That’s said, unless you have a time machine you’ll be dealing with something that has 50+ years of age, tinkering, and “restoration” on it. If my current car is still on the road in 2060 I doubt it will feel the same as it did in 2019.

      • 0 avatar

        Before the big van life craze on youtube, about 10 years ago there were only 3 guys. They all had Westfalias and they ALL blew their engines up, usually in the middle of nowhere and had to spend a fortune getting them fixed. Now you never see people living out of westfalias, except one of those original 3 that did the subaru engine swap.

    • 0 avatar

      +1 on comments of “who is their target market”. I rode in these in the 60s. I wouldn’t consider one now: no kids at home, no “travel adventures” and no $$$ for something in the $40K Zone. I agree that the Beetles sold to nostalgia seekers, but few now have boththe itch and the “scratch” to scratch that itch. The VW van itself was a POS, and in addition to burning through engines with high speed freeway jaunts, there was no front crumple zone. One acquaintance’s husband found this out the hard way, when he ran his van into a stopped vehicle. I’m sure the new one improves on this, but after the filters of reality are applied, IDK who will buy this.

  • avatar
    Ol Shel

    The A-pillars (all 4 of them) are going to be really annoying to try to see around. That’s the big problem with having them so far out in front of the driver. And you can’t sit in front of the axle like in the good old days… thanks to Marxist regulators!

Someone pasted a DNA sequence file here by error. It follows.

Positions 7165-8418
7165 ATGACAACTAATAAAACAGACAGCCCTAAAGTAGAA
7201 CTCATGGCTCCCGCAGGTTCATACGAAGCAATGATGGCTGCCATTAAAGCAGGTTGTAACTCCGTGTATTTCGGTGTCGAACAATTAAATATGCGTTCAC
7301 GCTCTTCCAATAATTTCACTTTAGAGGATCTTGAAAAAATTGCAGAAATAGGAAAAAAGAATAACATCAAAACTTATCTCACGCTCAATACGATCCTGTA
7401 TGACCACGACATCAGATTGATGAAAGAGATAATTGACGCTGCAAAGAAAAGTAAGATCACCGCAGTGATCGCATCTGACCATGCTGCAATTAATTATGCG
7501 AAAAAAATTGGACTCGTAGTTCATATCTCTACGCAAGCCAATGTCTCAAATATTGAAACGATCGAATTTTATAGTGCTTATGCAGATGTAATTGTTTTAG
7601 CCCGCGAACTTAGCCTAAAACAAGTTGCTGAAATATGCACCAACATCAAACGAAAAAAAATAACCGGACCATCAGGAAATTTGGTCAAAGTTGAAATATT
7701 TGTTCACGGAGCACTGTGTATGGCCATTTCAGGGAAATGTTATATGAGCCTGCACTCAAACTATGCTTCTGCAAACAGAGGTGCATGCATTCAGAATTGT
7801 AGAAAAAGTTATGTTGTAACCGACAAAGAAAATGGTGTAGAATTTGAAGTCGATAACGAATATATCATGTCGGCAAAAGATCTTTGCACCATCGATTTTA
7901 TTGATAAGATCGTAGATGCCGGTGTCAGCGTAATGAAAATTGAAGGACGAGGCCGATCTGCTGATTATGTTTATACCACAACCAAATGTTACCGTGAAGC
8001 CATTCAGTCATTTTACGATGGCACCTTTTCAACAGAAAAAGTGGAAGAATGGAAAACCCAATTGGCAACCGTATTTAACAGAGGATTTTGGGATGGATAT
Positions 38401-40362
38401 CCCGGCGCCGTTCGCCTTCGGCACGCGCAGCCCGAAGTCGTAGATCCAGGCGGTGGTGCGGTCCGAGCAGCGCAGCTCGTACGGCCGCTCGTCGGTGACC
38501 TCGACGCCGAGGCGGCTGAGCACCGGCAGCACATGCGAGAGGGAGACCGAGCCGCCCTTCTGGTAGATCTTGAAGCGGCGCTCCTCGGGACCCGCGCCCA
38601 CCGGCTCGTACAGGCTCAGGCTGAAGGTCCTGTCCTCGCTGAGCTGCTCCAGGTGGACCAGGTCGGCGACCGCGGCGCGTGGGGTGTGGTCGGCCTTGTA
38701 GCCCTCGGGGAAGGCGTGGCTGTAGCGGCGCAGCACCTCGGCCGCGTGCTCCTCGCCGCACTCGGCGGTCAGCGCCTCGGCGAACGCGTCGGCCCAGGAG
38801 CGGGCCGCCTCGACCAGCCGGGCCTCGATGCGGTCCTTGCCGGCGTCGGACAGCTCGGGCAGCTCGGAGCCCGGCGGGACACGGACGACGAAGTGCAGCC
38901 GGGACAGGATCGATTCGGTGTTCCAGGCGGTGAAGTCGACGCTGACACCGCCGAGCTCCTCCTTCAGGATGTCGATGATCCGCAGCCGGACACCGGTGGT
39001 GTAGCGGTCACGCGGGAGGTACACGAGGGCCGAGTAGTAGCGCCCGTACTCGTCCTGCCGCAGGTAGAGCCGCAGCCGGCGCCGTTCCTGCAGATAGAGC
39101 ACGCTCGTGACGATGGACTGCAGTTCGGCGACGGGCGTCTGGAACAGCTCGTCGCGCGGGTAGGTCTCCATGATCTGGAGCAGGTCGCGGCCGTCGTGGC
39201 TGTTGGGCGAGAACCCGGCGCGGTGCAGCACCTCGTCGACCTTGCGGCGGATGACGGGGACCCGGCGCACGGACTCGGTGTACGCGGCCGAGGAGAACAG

• avatar

    Are you sure it’s March 9th? Those Yuropeans like to list day-month-year, so 3/09/22 could be three-September. Did they give themselves some wiggle room, using the slash line?

  • avatar
    SCE to AUX

    “After a few weeks of the manufacturer teasing new details of the all-electric van, Diess shared some concept sketches of the model on Thursday”

    Thinly-disguised pre-production cars have been photographed on Euro streets for months now. They look just like the concept.

    That $40k base estimate will be a unicorn, even if it’s true. A 300-mile vehicle shaped like a brick will be $60k, and journos will inevitably tell us that it’s not the same $3800 Bus your father bought in 1972.